This day started with a hangover.
The previous night I was excited to be in Bolivia, to see our old friend Mark, and because I had lost our passports and then found them again… left on the back seat of a taxi. That won’t happen again, I assure you. So while I nursed a pounding head, Szerdi and Mark (hereafter known as Sparky) organised our 4 day trip through the Bolivian deserts and mountains. Sparky had already spent the last 6 months travelling through South America, and it seemed had also become fluent in Spanish. So we ditched our English speaking guide and opted for the cheaper Spanish speaking guide option. This was great, because Sparky got to practice his Spanish, and even though he was doing a stella job of translating for us, we managed to pick up a lot as we progressed through the trip. Our guide also happened to look like Chino Marino from Deftones, which was also nice.
So we grabbed some bags of Coca leaves to chew for altitude sickness and settled into the jeep, which was to be our dusty and bumpy steed for the next few days.
We chose to start this trip from Tupiza because the first day has some amazing scenery that is often missed by the visitors on the main circuit of the famous Salar and desert tour who start at the depressing little town of Uyuni. The hills in this area all have a brown and purple colour, and are broken by spine-like peaks and deep craters, giving it a moonscape feel. (The shadows from the clouds kind of ruin the effect in the photos, but you get the idea.) From here we travelled through some small and remote mining towns. Despite being the poorest country in South America, Bolivia is surprising rich in minerals. All day we travelled along the bumpy roads, getting higher and higher in altitude. Tupiza sits at 2990 metres above sea level, and it’s already hard to breath there, but as we went higher the harder it was to breath and the more coca leaves we chewed.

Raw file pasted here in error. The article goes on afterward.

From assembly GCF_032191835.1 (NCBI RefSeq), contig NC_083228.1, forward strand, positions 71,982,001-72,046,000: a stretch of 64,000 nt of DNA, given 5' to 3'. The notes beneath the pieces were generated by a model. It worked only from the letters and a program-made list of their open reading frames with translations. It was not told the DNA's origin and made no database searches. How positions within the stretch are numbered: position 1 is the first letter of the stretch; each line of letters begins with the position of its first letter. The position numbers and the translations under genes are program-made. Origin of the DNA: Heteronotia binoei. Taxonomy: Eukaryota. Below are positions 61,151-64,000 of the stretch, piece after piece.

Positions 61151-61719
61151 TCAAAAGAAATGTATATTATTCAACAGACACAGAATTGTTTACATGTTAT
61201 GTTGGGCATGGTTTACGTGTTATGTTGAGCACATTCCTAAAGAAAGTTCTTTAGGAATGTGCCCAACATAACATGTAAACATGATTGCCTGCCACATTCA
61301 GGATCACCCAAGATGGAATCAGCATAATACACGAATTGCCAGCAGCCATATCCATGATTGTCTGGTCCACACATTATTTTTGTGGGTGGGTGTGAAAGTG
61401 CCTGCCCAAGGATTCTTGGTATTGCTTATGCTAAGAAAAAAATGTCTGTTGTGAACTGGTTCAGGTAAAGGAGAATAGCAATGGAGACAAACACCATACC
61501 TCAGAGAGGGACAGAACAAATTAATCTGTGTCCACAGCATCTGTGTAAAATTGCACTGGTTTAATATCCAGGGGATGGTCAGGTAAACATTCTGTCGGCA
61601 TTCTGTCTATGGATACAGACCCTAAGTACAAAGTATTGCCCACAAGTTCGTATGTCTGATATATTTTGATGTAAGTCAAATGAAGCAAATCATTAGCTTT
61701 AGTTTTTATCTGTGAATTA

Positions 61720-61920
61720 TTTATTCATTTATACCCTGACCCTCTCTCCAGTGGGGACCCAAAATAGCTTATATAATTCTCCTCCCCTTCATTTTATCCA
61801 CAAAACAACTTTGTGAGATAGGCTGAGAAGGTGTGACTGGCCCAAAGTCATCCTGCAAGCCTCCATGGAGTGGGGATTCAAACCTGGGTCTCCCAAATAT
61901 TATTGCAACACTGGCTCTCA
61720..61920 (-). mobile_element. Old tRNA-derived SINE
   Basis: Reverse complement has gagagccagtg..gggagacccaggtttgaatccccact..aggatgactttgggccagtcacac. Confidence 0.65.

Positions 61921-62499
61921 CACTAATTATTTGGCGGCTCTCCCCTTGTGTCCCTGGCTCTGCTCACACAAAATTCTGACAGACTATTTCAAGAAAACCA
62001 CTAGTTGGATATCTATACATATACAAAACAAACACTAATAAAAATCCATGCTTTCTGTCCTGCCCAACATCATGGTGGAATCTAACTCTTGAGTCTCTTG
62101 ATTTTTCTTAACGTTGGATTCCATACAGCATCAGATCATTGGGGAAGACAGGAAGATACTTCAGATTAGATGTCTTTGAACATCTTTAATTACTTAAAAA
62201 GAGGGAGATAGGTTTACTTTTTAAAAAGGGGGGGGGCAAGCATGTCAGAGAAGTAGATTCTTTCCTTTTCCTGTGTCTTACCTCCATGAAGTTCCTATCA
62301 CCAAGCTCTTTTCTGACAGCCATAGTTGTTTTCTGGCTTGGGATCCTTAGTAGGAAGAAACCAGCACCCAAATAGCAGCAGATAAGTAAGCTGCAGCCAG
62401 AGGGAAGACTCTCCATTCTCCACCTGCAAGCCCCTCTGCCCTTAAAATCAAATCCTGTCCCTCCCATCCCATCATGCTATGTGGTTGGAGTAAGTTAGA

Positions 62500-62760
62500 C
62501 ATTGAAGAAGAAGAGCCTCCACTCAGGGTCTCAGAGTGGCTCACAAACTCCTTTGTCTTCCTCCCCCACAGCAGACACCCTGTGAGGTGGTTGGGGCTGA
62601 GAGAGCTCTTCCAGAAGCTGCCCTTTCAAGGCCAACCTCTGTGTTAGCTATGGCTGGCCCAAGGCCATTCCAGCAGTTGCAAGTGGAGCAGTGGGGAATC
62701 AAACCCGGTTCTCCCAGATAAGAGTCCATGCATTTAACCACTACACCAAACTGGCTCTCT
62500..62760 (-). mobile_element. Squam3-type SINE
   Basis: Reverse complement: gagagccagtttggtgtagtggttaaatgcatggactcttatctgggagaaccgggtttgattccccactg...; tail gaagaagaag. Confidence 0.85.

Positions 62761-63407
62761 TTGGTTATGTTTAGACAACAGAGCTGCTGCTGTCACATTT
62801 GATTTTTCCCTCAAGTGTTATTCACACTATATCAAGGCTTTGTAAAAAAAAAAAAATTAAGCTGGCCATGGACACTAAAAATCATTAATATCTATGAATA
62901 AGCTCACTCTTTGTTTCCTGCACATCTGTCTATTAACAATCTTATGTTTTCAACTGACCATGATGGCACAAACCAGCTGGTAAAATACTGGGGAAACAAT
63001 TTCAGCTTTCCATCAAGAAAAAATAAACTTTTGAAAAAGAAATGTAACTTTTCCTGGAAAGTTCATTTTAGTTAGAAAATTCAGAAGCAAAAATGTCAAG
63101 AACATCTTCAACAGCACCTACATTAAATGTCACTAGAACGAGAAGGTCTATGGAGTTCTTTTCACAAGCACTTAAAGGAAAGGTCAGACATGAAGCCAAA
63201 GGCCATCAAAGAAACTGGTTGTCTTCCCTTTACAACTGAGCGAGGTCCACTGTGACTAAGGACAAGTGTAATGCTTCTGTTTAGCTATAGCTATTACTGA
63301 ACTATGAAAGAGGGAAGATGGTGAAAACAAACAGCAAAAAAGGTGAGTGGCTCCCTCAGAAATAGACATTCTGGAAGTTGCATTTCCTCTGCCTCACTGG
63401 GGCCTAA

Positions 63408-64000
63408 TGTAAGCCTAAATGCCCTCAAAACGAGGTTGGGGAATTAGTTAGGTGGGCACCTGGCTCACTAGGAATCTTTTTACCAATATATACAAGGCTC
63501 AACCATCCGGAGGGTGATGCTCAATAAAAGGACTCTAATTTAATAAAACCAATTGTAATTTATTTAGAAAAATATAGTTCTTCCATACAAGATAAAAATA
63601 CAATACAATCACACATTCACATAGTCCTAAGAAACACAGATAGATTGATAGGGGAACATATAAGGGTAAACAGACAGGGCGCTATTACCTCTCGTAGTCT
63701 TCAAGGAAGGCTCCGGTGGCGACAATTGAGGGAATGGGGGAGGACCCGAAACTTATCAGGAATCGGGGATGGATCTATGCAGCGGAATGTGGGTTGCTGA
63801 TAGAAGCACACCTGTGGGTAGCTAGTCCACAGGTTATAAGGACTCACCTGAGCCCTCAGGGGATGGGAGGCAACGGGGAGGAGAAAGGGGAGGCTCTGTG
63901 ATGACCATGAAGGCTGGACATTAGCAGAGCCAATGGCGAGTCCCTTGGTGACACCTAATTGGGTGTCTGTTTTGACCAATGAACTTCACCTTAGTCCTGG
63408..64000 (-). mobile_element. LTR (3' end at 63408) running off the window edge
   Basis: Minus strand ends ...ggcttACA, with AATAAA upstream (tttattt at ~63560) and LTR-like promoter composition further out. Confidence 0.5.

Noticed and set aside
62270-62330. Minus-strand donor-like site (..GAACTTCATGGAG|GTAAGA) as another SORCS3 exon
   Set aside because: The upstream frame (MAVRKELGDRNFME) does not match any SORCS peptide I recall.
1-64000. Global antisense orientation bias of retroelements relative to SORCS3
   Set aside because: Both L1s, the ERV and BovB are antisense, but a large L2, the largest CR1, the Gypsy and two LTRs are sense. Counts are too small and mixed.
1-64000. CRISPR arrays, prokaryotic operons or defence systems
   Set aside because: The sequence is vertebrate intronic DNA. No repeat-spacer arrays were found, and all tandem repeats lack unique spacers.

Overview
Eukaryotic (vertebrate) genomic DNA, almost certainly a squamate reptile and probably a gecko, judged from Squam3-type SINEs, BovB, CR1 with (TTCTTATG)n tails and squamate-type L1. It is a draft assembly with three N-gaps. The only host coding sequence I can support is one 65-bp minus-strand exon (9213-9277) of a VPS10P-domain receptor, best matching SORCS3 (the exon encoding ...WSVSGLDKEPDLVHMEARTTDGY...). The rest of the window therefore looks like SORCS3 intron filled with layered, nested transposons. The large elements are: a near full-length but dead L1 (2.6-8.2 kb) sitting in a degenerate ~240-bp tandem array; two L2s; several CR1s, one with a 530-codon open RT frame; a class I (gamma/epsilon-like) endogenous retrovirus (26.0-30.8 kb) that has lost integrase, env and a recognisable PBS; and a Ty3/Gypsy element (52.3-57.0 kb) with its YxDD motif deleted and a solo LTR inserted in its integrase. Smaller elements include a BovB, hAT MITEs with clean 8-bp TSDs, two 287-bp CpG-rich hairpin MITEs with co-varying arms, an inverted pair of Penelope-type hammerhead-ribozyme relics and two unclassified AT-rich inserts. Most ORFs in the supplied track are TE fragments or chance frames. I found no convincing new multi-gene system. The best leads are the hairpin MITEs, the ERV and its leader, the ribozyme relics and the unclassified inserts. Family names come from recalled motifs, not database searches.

You’ll notice snow-capped peaks. Bear in mind we were in the southern hemisphere nearish the equator, in the height of summer. Just to give you an idea of how high we actually were. Late that afternoon we reached a surreal, colonial stone ghost town, abandoned after a devastating spread of leprosy… or so one theory goes. The other is that the slave driving Spanish miners couldn’t handle the high altitude and the bitterly cold winters, so fled to a town lower down. That night we made it to our accommodation in howling winds. We got warmly dressed without showering, it was too cold to shower, and had some dinner. I was feeling exceptionally cocky about my immunity to altitude sickness since we were now sitting at almost 4500 metres without any symptoms… and my hangover had dissipated.
Then the vomiting started.
I pretty much spent that entire night puking into a little rubbish bin.
The next morning I couldn’t even put my own shoes on, and Szerdi and Sparky help pack and load my bags. I oozed into the back seat of the Jeep and that’s pretty much where I spent the rest of the day, while the other guys enjoyed the sights. That day of the trip is shrouded in a sickly haze for me, so Szerdi will have to take over from here…